the tee to use that driver. On Pinehurst, the way Donald Ross designed this course, he
wanted you to put the ball in a certain location on the fairway, and sometimes that means
getting it down there. And the USGA has given us the opportunity of getting it down there.
At the same time with the rough not so deep, now you can go down there, and you have 160
to 180 yards to the middle of the green. Now you have a problem: I can get it on there; do
I run it on there. If I get a flier, I'm going to go over the back of the green. There's
no rough to arrest our ball if it comes out high out of the rough; so now you've got the
ball coming out hot, hitting a green a little firm, and racing off the back of the greens.
Whether that's by design or good judgement, I don't know, but they've done a great job of
keeping the rough at a certain height where you can get aggressive, but that aggression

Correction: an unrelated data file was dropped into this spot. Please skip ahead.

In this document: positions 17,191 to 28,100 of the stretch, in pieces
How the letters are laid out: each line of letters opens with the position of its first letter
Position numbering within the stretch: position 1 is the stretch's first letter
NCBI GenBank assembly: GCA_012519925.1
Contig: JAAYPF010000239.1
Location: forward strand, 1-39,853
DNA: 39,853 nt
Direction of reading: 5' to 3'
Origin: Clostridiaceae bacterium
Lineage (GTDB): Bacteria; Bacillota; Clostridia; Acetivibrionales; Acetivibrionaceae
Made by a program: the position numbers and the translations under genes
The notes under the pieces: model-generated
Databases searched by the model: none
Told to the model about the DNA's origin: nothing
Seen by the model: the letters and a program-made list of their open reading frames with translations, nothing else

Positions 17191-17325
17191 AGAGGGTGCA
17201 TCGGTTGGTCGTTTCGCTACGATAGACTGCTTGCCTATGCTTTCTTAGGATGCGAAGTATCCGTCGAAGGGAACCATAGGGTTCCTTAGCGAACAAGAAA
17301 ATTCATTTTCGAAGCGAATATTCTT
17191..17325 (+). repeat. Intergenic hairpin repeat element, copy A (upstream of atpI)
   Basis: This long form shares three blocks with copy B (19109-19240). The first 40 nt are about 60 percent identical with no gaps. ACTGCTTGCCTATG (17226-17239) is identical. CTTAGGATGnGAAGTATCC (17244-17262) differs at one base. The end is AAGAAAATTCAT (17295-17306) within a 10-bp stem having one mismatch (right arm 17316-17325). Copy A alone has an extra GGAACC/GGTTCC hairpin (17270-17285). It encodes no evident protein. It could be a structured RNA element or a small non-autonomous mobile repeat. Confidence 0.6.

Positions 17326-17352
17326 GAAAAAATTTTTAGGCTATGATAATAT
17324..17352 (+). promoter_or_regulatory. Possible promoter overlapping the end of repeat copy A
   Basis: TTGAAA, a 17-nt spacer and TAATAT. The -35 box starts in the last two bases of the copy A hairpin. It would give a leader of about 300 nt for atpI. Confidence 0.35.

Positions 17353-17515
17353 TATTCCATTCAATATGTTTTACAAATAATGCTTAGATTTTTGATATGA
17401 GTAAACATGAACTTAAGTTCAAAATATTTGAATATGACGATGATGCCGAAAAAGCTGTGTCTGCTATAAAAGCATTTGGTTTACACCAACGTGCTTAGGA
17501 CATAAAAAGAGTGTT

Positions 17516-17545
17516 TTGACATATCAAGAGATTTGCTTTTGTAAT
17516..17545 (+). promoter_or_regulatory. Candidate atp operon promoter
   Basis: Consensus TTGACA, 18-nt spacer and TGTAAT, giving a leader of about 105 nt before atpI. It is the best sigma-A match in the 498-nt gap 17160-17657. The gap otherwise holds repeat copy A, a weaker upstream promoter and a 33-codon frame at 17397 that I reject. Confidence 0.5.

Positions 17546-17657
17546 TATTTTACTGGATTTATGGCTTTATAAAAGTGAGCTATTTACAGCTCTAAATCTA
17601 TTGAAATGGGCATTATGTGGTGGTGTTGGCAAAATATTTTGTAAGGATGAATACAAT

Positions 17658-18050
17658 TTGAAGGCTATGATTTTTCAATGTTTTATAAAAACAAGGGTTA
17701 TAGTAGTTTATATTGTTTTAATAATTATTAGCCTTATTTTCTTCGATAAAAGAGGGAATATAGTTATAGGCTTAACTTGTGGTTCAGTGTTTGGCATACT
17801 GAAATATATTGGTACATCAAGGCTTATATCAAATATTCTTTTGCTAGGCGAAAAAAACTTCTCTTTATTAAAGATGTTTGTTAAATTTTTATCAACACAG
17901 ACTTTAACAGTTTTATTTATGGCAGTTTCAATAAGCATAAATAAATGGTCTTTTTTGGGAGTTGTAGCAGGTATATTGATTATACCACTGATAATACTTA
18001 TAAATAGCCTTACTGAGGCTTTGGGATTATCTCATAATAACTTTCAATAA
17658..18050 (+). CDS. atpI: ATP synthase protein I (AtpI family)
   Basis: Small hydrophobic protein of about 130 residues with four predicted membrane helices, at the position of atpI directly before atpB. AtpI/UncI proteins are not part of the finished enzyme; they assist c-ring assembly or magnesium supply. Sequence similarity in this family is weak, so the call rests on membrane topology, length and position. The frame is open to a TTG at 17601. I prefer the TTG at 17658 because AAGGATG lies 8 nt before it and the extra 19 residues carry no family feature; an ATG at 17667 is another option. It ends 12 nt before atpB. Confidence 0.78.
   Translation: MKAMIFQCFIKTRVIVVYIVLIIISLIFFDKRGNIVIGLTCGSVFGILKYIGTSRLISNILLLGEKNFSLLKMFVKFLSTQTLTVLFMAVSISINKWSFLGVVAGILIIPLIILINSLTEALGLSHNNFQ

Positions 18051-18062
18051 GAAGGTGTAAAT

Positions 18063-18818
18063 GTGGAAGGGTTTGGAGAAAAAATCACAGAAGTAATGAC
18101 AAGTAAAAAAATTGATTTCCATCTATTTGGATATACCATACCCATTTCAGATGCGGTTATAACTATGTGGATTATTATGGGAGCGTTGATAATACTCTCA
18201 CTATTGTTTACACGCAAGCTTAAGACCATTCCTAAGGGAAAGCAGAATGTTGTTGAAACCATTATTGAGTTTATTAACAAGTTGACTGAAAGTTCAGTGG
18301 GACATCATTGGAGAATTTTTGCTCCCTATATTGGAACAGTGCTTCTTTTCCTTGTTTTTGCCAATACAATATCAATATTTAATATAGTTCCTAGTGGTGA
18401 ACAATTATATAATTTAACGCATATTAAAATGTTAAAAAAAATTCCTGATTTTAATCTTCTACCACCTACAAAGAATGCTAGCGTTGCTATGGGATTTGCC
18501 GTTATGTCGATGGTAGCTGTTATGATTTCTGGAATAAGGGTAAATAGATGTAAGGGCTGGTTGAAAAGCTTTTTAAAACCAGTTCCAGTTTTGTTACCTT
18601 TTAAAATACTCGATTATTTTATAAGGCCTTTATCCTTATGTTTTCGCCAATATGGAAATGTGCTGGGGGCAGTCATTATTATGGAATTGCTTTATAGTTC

could come out and bite you at some time during the week. So how many times I use a
driver, out of the 10 holes, I probably use it nine times, eight times, something like
that. I'm using -- 7.
Q. That's more than normally?
GREG NORMAN: Usually a one time driver, 7 time 3-wood and a couple of 3-woods.
Q. Greg, you mentioned people taking a lot of time around the greens and going over
their options. That's going to affect the people in the fairway waiting to hit their shot
into the greens. How do you deal with slow play at the Open? What do you think when you've
got five extra minutes on your hands?
GREG NORMAN: Well, you really don't think about too many things, but the pace of play
has been dictated all the way around. You wouldn't stand around 5 minutes, unless there's
a ruling. You just learn to deal with it. You walk slower. Sometimes you're going to be in
a position where you might have to take that extra time. So everybody is going to be in
the same position. Not everybody is going to hit every fairway and every green. We'll be
put in the position where we have to wait for somebody to get up-and-down off the edge of
a green, and you learn to deal with it over the years. I don't think there's any secret to